Kung Fu Panda 2 is a cute, finely animated movie and has established DreamWorks Animation as second only to Pixar in terms of storytelling and style. Now, I wasn’t wild about the story this go around mainly because I found the action wasn’t as compelling but the comedy was well written and, of course, the voice talents were once again top notch. I did like that they didn’t merely rehash elements already covered in the first film and actually moved the story and characters forward. On that front, I appreciate this sequel; otherwise it didn’t make much of an impact on me.
SPECIAL FEATURES – 3.75/5
The two-disc set comes housed in a standard Blu-ray case with a semi-glossy slip cover.
Filmmakers’ Commentary – The track includes Director Jennifer Yuh Nelson, Producer Melissa Cobb, Production Designer Raymond Zibach and Supervising Animator/Kung Fu Choreographer/Story Artist Rodolphe Guenoden. I wasn’t sure if this would be a group commentary or something spliced together so I was pleasantly surprised to hear they’re all together in the same room. Each speaker provides their own account on making the movie as well as giving anecdotal info with bits of trivia on the animation.
Kung Fu Panda: Secrets of the Masters (23:00; HD) is a short animated program – starring the voices of Jack Black, Angelina Jolie, Dustin Hoffman and Seth Rogen – follows Po and the Furious Five telling the story of Kung Fu legends.
Animation Inspiration (0:31; HD) – This is just a collection photos where filmmakers visit different locations in China for inspiration to be used in the film. Not sure why it’s only on the Blu-ray, though… ** Blu-ray Exclusive **
The Animators’ Corner – This is a picture-in-picture track where you get to hear from the filmmakers, including select scene commentary, and cast talking about working on the production. It’s intermixed with storyboards and concept artwork as the film plays. ** Blu-ray Exclusive **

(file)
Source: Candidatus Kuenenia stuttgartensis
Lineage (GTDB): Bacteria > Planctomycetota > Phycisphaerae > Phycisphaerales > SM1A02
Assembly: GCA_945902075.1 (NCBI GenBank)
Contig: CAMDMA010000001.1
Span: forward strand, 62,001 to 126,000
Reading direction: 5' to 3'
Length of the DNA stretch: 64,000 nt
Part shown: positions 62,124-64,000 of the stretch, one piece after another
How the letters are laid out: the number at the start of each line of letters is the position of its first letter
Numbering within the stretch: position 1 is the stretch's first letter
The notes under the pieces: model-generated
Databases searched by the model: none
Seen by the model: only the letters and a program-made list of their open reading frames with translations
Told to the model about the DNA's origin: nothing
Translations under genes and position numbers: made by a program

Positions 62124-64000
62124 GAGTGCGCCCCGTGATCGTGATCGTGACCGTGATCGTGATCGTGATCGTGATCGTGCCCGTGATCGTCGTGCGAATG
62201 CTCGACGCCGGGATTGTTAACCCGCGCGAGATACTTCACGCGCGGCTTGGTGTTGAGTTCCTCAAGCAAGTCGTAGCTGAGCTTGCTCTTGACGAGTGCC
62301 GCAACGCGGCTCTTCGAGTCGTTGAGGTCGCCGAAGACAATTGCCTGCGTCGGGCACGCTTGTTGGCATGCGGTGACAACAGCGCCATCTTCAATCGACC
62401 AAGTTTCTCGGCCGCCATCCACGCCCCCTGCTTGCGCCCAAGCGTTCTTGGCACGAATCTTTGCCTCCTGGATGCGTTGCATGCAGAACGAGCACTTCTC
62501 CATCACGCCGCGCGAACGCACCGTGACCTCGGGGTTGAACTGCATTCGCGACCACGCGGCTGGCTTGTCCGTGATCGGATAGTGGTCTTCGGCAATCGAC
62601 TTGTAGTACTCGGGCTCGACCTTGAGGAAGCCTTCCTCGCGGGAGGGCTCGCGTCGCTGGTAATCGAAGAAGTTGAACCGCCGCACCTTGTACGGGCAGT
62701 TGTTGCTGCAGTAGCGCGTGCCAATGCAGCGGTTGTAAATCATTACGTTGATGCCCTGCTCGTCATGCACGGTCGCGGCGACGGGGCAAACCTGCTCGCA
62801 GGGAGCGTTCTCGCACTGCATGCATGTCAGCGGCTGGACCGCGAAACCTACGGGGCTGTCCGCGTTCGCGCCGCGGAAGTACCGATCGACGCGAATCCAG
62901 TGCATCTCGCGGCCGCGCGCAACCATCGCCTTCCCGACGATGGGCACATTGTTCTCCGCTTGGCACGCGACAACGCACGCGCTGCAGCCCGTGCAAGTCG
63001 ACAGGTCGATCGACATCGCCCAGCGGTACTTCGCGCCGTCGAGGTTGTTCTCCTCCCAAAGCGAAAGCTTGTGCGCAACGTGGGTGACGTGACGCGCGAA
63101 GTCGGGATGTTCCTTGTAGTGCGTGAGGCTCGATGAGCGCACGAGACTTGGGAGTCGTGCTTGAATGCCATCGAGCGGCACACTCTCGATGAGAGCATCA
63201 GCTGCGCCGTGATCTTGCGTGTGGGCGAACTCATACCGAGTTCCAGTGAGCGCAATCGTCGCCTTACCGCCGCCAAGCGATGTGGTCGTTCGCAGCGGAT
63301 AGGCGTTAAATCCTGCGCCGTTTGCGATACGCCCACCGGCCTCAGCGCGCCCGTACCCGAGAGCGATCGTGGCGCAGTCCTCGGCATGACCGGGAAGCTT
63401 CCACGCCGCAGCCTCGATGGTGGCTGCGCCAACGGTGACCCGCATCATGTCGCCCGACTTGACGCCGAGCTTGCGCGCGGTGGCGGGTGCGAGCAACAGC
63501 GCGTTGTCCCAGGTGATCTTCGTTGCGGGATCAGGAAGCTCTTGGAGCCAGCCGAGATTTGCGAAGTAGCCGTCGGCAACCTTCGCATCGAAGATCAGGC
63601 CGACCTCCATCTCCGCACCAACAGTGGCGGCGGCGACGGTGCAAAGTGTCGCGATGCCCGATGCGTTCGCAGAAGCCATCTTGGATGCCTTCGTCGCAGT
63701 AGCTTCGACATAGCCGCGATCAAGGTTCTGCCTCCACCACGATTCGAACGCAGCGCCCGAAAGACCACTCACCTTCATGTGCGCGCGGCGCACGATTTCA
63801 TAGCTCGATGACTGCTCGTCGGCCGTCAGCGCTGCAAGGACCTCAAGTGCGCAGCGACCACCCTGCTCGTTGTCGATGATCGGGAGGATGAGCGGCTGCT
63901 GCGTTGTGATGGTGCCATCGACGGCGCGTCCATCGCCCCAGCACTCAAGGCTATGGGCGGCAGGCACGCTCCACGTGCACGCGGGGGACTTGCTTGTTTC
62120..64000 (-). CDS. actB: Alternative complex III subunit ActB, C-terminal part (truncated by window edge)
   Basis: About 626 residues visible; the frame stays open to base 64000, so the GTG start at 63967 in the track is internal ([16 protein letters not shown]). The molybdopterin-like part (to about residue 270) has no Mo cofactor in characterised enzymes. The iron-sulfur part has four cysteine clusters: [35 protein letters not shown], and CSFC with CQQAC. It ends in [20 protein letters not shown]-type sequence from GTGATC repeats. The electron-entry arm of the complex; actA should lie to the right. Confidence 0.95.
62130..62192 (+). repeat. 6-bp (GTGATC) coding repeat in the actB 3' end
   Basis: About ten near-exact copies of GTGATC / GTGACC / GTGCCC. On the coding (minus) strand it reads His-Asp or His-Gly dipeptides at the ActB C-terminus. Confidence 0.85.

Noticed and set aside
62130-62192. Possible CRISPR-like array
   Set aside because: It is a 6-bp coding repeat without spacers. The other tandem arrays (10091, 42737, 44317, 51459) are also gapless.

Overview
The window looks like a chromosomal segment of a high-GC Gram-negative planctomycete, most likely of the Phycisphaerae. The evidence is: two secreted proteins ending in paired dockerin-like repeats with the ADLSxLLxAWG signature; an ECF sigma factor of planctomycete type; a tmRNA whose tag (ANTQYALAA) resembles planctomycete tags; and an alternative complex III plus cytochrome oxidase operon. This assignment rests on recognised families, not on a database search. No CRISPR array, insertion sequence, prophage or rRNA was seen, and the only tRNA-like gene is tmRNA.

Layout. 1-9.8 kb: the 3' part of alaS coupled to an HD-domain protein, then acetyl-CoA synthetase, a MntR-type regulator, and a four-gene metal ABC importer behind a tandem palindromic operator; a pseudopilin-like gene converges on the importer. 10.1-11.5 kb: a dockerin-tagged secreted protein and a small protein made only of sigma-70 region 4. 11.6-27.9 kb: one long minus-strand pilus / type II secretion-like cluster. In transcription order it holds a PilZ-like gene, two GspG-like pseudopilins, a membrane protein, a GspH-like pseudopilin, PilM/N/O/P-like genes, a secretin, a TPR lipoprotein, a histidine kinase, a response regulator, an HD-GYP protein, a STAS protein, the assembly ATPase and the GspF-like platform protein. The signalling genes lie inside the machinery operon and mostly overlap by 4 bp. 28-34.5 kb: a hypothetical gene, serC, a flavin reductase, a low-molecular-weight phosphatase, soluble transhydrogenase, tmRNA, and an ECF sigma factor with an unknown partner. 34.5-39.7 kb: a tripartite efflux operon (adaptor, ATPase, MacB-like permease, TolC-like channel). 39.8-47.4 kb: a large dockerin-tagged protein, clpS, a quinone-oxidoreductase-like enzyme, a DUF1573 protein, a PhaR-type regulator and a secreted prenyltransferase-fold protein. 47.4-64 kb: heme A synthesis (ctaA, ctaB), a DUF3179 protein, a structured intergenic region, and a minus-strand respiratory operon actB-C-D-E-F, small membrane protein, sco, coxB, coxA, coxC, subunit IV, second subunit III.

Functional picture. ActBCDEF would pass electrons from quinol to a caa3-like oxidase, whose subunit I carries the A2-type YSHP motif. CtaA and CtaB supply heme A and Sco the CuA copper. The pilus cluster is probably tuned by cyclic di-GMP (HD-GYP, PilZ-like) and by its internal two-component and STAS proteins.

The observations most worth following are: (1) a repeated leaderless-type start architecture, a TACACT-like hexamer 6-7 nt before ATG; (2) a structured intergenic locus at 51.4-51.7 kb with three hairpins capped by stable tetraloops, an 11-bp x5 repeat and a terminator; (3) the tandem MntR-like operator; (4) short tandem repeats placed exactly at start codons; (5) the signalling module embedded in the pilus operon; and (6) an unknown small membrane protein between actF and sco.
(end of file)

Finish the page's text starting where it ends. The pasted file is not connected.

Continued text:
Trivia Track – Here you get bits of, well, trivia as the movie plays. It’s nothing particularly special but provides some info and even an “Inner Peace” counter. ** Blu-ray Exclusive **
Kung Fu Panda: Legends of Awesomeness (23:50; HD) – This is an episode of the Nickelodeon animated series, ‘Has-been Hero’ which, according to Wikipedia, is the last episode of the first season.
Kickin’ It with the Cast (12:42; HD) – This is a behind-the-scenes featurette showing the cast at work recording their lines as we’re introduced (or re-introduced) to the characters.
Deleted Scenes (4:21; HD) is a set of 3 test scenes that didn’t make it into the final cut. Each comes with an intro by the director.
Panda Stories (7:44; HD) is an educational featurette on pandas and saving the species.
Kung Fu Shuffle – This is an interactive feature where you can play two different games: “Barrels of Bunnies” and “Baby Po’s Great Crate Challenge”.
Ni Hao – Another interactive feature where you can select words from KFP2 and learn how to speak and write it in Mandarin. I suppose it’s a good place to start as any…
World of DreamWorks Animation – Here you can check out previews and soundtrack music for Shrek, How to Train Your Dragon, Kung Fu Panda, Madagascar and Megamind.
Preview – Puss in Boots
The second disc includes a barebones DVD/Digital Copy combo disc.
Also in this set are 2 free online game memberships to Kung Fu Panda World where you and a friend can register and play the game.
VIDEO – 5.0/5
DreamWorks Animation once again scores a success on Blu-ray. Kung Fu Panda 2 is presented in its original 2.40 widescreen aspect ratio and 1080p high-definition. Obviously animated movies, unless cheaply done, greatly benefits from HD and this is no exception. Colors are absolutely stunning but never pumped up to the extreme. There were no signs of pixilation, artifacting or even banding making this is a clean transfer.
AUDIO – 4.75/5
The 7.1 Dolby TrueHD track is no slouch either with a nice kick during the action scenes but also has enough subtlety for the quieter, more dialogue-driven, scenes. I can’t say it’s an incredibly aural experience but it’s still pretty damn good. Most of the action comes through the center and front channels but you can still hear ambient noises coming via the rear speakers while the bass gets a lift during various scenes.
OVERALL – 4.0/5
Overall, Kung Fu Panda 2 is a fun movie with incredible animation and, like the last installment, a great ensemble of voice talents. I wasn’t as enamored with the story as some, although I do like it wasn’t a mere rehash of the original. The Blu-ray itself boasts excellent video and audio transfers as well as a solid compilation of features making this a worthwhile purchase if you enjoyed the film.
Brian Oliver, The Movieman
Check out some more screen caps by going to page 2.